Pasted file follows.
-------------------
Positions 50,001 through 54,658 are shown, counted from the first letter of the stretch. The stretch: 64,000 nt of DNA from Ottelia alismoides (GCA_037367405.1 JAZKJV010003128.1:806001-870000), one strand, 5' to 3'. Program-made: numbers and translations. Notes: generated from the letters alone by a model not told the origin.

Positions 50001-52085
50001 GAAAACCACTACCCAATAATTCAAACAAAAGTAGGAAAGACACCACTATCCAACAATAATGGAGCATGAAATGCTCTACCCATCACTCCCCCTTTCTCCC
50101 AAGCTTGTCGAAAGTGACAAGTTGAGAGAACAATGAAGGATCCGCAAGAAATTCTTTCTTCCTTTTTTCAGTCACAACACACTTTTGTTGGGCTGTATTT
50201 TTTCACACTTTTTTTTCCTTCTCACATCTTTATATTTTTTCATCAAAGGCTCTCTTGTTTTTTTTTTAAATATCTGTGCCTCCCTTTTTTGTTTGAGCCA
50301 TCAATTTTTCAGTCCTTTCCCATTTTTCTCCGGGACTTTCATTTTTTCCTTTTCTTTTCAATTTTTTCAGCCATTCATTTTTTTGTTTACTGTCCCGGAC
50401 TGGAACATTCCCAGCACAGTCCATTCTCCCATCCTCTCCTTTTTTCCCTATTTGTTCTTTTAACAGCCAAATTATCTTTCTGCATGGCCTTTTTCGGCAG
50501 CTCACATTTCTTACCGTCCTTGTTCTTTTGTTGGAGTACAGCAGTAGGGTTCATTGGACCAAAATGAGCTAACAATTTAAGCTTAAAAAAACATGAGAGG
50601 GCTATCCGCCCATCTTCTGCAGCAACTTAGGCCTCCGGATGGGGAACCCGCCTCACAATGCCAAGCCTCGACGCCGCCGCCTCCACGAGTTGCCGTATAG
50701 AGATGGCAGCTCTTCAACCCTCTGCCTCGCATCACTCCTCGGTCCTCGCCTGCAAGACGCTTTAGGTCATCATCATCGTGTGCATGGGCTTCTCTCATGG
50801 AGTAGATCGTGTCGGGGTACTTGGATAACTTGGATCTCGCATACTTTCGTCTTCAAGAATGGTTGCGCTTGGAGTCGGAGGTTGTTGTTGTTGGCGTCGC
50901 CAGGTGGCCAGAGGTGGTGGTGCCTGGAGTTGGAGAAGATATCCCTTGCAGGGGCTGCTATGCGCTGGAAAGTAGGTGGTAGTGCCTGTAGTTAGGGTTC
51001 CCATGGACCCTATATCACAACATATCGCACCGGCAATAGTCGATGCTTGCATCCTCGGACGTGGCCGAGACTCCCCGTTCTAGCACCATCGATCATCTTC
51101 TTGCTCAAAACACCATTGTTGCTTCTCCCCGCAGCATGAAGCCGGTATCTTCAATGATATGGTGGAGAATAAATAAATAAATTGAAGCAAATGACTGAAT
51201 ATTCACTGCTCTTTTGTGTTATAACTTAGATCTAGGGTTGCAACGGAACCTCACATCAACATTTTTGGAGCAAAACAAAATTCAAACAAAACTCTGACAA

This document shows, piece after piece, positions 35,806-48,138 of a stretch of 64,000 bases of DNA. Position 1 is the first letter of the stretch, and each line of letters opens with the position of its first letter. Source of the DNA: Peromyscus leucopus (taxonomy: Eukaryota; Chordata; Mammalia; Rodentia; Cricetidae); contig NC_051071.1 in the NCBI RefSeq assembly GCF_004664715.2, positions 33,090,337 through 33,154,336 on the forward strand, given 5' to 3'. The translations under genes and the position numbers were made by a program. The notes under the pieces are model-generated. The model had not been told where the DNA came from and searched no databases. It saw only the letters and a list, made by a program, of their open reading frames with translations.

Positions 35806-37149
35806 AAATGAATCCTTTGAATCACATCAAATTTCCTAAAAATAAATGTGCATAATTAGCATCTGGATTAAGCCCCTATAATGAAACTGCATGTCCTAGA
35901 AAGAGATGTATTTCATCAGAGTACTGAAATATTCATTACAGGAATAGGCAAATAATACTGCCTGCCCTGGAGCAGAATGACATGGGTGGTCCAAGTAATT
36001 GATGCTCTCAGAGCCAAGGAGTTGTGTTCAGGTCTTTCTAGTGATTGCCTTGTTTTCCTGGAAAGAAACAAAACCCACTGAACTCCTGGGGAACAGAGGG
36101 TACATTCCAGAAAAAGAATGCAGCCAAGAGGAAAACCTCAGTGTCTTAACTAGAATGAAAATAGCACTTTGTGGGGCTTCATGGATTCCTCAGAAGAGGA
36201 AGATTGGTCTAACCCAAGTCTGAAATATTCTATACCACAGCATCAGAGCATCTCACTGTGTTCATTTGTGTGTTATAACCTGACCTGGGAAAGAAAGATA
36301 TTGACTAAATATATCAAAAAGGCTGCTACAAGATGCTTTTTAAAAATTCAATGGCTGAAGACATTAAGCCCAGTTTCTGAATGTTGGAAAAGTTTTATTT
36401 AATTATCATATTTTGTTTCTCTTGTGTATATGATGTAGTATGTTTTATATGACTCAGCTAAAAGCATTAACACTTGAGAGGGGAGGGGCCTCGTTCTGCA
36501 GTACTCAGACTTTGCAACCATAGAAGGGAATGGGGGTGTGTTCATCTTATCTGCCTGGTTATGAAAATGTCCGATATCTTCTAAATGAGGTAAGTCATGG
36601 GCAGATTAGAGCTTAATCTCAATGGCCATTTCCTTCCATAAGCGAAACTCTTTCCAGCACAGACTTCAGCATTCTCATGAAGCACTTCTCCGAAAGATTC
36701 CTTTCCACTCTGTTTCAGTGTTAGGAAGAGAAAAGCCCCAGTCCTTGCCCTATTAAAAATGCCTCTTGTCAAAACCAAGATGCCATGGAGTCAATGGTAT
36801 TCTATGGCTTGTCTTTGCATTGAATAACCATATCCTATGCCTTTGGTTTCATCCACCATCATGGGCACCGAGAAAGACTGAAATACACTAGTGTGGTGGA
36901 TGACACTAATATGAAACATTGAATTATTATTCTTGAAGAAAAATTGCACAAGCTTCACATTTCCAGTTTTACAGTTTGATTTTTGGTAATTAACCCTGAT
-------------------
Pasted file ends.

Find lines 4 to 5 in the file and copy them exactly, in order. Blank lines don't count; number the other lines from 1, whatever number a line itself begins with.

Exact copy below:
50101 AAGCTTGTCGAAAGTGACAAGTTGAGAGAACAATGAAGGATCCGCAAGAAATTCTTTCTTCCTTTTTTCAGTCACAACACACTTTTGTTGGGCTGTATTT
50201 TTTCACACTTTTTTTTCCTTCTCACATCTTTATATTTTTTCATCAAAGGCTCTCTTGTTTTTTTTTTAAATATCTGTGCCTCCCTTTTTTGTTTGAGCCA